'Talk to someone' – LawCare's chief executive on the need for lawyers to be more open about mental health

Elizabeth Rimmer explains why stigma is the main obstacle preventing improvements in wellbeing within the profession – and what can be done about it
A photo of Elizabeth Rimmer

Elizabeth Rimmer, LawCare CEO Photo courtesy of LawCare

Elizabeth Rimmer is chief executive of the charity LawCare, which promotes and supports good mental health in the legal community across the UK. This includes operating a confidential helpline, online chat and email support. LawCare is the official charity of the Women and Diveristy in Law Awards, which are hosted by The Global Legal Post and take place next Tuesday (21 March).

How does LawCare seek to improve mental health within the legal profession? 

We promote mental health and wellbeing best practice in legal workplaces and drive culture change in education, training and practice. We raise awareness about mental health and why it matters in the context of legal work. We offer free, confidential, emotional support, peer support and resources to those working in the law by providing a safe place to talk without judgement to trained staff and volunteers who have first-hand experience of working in the law.

What are the main obstacles preventing improvements in mental health and wellbeing among lawyers? 

The main obstacle is stigma. It is very hard for a legal professional to seek help if they are struggling for fear of being perceived as weak or not good enough, so people carry on in silence. Another significant obstacle is the lack of management training for those with responsibility for others. Legal professionals are generally not trained to support others and this hinders good supervision and the opportunity to build trusting relationships with colleagues so they will open up when they are struggling. 

And how can they be overcome?

We can overcome these by talking more openly about mental health at work, provide those with management responsibilities with the training and support they need to supervise others effectively and recognise as a profession that people are the greatest asset in law and safeguarding their mental wellbeing must be a priority.

What advice would you give to someone suffering from mental health issues in the workplace?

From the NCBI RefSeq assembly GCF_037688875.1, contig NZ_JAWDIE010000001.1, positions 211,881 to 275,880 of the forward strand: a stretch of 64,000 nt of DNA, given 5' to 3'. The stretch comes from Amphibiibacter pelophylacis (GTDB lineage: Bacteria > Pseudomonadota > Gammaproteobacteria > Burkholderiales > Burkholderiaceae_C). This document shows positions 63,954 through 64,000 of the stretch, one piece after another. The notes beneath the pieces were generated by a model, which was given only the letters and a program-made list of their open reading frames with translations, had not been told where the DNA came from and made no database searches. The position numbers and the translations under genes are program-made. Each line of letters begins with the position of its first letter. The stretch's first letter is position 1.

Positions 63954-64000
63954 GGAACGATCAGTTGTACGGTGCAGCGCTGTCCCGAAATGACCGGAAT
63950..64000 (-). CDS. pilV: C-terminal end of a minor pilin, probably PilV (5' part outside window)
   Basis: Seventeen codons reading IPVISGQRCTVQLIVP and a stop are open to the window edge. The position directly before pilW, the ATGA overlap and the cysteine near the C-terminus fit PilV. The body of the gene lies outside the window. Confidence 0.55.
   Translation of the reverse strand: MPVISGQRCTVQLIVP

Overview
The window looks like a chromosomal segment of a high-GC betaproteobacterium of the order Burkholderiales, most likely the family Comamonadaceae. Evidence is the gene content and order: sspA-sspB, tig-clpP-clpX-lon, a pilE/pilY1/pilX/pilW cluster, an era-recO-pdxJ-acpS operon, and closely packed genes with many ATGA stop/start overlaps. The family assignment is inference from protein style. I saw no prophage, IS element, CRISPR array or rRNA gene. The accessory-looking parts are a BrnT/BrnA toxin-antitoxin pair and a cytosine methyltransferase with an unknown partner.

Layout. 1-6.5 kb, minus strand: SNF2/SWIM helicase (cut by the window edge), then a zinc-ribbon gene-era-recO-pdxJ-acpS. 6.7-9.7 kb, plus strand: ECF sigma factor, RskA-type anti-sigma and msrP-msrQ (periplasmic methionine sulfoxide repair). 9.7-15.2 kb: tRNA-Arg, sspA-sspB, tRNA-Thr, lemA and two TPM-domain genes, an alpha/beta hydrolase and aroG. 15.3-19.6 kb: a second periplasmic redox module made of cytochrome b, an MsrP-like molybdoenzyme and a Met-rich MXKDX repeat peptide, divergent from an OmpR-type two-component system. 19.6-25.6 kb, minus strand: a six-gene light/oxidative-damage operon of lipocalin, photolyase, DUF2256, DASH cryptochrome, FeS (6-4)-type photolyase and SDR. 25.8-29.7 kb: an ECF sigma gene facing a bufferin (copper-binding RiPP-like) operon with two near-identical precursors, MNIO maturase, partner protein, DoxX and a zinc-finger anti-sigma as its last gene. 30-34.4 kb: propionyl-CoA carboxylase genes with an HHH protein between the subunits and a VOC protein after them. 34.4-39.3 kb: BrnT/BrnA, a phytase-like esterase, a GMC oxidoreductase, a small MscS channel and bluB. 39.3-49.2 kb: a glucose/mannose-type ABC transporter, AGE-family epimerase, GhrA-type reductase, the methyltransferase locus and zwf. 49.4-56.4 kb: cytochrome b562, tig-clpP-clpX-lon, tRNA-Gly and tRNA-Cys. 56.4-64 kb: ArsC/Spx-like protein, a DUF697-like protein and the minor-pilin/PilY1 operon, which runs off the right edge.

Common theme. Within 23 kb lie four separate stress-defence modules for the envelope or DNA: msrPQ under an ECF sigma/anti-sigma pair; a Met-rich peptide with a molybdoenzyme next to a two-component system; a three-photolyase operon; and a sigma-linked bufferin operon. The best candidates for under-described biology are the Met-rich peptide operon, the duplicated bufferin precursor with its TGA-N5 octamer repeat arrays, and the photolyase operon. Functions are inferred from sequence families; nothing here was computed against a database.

Talk to someone – a friend, a colleague, your partner, a family member or LawCare. You may feel worried about talking to someone but sharing how you are feeling is the first step to help. 

LawCare's Helpline (0800 279 6888) is available from Monday - Friday, 9am–5pm. Online chat operates via the LawCare website. For further details as well as instructions on how to email the support team go to lawcare.org.uk

Briefly describe your career to this point?

I started my working life as a solicitor, specialising in clinical negligence at Leigh Day. I then left legal practice to study for an MA in law and ethics, and found myself on a path that took me to the charity sector. I have been working in mental health charities for more than 20 years and joined LawCare in 2014. 

What aspect of your job do you find most rewarding, and what do you find most challenging? 

I love my job! The most rewarding part of it is truly the wonderful, kind, generous, inspiring people that I work with and volunteer with us. My faith in humankind is strong and restored every day. There are challenges – not enough people in the legal community know we are here and we operate on a very tight budget, with more resources we would have more capacity to provide more support and raise our profile. 

Outside your firm, which legal professional do you most admire? Why?  

Gareth Peirce for her transformative work in human rights and criminal justice. 

Name one law you would you either abolish, reform or introduce? Why? 

I would abolish the European Union (Withdrawal Agreement) Act 2020, I think Brexit is a disaster. 

Are you a fan of self-help guides? If so, which one would you recommend above all others?

I don’t tend to read self help guides, but I would recommend a book called Being Mortal, by Atul Gawande. Although it is a meditation on end of life care, it explores wellbeing and quality of life, and what really matters to us all in our lives. 

There is still time to book a place at the Women and Diversity in Law Awards. Click here for details or email [email protected] or call +44 (0)20 3947 1358.


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